Feast of Saint Andrew, 30th November 2020

History is full of charismatic personalities with ‘instant appeal’ – for good or for bad. Perhaps it is simply a matter of mirror neurons – a deeply ingrained facility in us which encourages imitative behaviour – an ‘inner principle’ which guides us for better or for worse. So we need to be very careful who we follow and why, or we may end up with mere ‘entertainers’ as our leaders, those artful people who know exactly how to engage our mirror neurons. A crucified Christ is a helpful reminder that Christ is not setting out to entertain us and is appealing to an inner principle that lies deeper than any immediate claims to success. When he calls his first disciples it is to this deeper sense of self that he appeals. He speaks and they follow or, in the words of the Dominican Herbert McCabe:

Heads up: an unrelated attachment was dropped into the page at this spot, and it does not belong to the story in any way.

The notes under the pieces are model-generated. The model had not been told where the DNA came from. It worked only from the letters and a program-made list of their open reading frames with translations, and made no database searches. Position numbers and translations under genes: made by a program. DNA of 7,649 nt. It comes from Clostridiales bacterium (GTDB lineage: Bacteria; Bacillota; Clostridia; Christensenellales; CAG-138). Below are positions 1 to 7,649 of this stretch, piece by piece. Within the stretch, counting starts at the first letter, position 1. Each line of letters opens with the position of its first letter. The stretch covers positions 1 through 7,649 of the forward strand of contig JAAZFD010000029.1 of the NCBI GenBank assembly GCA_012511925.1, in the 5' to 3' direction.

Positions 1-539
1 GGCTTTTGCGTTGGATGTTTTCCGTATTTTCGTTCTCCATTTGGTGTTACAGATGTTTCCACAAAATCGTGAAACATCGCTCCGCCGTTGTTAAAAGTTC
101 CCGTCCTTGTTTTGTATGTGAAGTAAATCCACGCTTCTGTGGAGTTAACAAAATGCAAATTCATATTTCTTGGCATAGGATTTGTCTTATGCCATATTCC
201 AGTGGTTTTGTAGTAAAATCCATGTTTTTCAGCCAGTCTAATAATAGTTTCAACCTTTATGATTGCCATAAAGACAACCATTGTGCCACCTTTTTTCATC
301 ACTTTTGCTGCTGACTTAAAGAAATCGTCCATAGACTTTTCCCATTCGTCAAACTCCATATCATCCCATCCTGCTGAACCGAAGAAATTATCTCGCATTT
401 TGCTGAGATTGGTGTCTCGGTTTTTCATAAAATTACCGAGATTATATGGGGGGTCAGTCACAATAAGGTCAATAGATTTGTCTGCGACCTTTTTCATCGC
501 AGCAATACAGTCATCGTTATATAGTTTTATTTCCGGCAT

All talk is some kind of self-expression; to preach is to communicate yourself at that deepest level in ourselves in which, as St. Thomas says, we find God. 

(p. 260. God Matters)

What is being communicated between Jesus and his disciples is God; or again, as Herbert McCabe puts it:

God begins to be seen as a certain kind of exchange between (people)

(p. 174)

Jesus has no need for artifice here, for this is God speaking to God – that image of God within us that, as St. Paul carefully delineates, means the Word we speak is the Word that has already made its home in us.